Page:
Dettmann: People come up to you asking for something but normally it's not anything surprising, it's more that they want to interact with you and want to talk to you. They should say, 'do you like the weather today?' or 'did you have a good dinner?' instead of 'could you play this one?'

And usually I say 'I played that already,' because I have, half an hour ago.

But for me a DJ is a music lover. You have to love what you do, and that's really important. You have to love every single track you play. Sometimes when I get lazy, or bored about a crowd, a situation or whatever, I just think 'okay, which track do I wanna hear now and which track will make me crazy right at this moment?'

I need to have spice. Life drive.

Emika: Does fame change your daily routine in Berlin?

Dettmann: Yeah sometimes when I go on the street, especially in Mitte or somewhere, people come out and say, 'oh my god, are you Marcel Dettmann? Can we take a picture?' That makes me laugh, I'm happy about it. They're really cute, the way they come up and say thank you in a way, so for playing music, it's amazing. But I don't think about it much so it's okay.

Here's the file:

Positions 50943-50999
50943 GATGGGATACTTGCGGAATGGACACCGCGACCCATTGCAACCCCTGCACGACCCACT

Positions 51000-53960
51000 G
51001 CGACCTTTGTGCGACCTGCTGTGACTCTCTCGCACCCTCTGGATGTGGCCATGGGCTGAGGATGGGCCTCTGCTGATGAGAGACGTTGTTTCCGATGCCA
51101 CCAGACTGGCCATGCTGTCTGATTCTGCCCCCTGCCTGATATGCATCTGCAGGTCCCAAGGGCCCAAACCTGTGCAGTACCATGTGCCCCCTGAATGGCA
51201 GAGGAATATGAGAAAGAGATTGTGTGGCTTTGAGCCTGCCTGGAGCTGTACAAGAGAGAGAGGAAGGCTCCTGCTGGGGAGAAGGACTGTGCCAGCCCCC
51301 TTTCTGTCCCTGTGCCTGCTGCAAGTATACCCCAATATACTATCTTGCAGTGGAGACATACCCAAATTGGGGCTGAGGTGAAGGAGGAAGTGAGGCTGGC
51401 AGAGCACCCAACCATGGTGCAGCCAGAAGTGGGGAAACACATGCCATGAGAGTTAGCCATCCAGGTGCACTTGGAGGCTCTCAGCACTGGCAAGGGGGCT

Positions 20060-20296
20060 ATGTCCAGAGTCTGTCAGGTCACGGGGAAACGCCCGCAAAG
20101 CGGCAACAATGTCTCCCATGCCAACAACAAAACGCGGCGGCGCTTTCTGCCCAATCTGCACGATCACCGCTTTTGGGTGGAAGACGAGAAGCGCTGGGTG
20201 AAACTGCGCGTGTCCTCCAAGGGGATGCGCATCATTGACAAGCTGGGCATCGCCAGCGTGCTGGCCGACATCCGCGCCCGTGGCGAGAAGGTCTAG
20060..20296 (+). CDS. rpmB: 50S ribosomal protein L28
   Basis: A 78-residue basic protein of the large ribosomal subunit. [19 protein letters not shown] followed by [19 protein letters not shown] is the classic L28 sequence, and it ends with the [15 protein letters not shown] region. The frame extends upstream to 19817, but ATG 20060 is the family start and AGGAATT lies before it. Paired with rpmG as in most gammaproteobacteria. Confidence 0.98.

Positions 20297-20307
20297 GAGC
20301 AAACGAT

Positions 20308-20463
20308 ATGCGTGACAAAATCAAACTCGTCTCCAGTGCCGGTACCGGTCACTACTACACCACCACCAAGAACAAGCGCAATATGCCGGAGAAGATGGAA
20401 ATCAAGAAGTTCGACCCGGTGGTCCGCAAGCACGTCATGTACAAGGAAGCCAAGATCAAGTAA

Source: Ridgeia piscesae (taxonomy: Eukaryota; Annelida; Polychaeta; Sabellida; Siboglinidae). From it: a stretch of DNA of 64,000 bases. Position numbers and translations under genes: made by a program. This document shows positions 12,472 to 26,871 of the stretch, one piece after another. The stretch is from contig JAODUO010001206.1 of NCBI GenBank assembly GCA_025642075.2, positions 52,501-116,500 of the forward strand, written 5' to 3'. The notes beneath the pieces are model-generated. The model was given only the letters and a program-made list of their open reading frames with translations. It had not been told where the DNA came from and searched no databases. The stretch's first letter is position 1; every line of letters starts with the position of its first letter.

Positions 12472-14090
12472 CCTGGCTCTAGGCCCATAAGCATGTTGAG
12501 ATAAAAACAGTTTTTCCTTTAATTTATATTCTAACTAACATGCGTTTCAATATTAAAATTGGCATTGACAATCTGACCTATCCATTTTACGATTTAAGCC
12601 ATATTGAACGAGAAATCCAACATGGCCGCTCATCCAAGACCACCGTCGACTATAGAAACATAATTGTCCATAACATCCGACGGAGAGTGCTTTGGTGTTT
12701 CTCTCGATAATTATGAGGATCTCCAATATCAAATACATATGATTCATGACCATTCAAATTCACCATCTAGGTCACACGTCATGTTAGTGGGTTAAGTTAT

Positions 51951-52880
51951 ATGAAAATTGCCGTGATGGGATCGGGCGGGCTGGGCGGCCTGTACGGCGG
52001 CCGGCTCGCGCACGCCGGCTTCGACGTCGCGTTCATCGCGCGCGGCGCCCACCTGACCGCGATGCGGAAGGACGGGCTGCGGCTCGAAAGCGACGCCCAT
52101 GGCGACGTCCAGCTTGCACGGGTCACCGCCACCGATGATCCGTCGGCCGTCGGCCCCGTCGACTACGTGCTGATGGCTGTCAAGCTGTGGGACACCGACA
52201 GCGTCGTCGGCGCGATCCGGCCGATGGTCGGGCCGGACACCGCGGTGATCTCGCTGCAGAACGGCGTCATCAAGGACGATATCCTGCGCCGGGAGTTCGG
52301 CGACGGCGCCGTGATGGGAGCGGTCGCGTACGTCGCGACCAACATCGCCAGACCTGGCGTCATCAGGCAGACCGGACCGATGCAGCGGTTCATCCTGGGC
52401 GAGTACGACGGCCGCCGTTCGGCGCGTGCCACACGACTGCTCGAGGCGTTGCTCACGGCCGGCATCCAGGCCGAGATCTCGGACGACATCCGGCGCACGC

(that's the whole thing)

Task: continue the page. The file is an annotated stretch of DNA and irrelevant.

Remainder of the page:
"...if Berghain's the pot,
and Hardwax is the top,
then I am the soup..."

Emika: Do you understand what has brought you this kind of success? Is it your taste in music, is it just the time and how things are, or is it hard work and the way Berlin became really famous?